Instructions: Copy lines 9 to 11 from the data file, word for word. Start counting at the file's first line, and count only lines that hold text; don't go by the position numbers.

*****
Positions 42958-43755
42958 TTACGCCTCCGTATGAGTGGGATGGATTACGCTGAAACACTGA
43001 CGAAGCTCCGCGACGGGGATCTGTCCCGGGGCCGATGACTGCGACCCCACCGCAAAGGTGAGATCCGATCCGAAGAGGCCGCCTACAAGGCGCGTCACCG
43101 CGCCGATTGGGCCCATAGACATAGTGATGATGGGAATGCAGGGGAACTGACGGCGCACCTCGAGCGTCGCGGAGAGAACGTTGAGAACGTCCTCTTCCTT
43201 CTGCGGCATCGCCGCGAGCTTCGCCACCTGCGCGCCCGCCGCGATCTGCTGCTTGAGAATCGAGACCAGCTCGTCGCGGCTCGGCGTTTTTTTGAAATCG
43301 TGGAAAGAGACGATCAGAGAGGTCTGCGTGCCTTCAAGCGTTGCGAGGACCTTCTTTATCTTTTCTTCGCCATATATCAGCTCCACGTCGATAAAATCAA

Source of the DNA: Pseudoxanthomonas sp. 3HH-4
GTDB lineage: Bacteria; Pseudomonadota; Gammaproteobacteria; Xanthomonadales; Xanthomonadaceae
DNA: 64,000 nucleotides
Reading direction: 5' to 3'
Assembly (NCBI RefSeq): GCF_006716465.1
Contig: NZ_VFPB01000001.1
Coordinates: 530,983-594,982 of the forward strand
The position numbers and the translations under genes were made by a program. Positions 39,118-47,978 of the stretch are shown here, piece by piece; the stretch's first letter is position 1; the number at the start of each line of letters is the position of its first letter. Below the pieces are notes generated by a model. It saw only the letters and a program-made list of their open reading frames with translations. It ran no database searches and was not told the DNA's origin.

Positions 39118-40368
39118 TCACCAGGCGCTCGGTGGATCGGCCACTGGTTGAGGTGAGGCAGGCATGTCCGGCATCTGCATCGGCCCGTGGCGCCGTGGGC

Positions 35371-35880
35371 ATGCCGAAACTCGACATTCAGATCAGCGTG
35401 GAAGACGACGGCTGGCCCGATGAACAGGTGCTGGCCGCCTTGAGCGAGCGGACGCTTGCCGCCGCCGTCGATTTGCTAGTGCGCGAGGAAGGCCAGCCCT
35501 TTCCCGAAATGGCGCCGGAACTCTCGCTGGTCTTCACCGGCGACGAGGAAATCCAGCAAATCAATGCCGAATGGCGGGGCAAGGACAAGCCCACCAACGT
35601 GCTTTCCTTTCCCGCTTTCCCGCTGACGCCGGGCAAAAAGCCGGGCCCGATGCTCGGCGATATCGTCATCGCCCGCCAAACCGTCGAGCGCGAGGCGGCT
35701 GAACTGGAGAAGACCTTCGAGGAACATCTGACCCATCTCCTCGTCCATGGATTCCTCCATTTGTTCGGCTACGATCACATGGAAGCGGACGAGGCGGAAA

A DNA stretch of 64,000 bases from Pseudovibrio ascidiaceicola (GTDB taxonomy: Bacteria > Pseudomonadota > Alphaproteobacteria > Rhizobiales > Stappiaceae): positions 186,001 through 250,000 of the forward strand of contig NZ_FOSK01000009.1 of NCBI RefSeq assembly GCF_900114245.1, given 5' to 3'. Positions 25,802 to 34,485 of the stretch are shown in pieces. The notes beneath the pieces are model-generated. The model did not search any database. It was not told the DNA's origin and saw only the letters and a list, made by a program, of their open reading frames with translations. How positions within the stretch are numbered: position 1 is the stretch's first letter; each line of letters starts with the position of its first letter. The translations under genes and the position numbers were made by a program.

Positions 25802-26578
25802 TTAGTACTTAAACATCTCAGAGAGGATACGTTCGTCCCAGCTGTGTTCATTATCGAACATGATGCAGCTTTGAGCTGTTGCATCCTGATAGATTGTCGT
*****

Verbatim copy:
DNA: 64,000 nucleotides
Reading direction: 5' to 3'
Assembly (NCBI RefSeq): GCF_006716465.1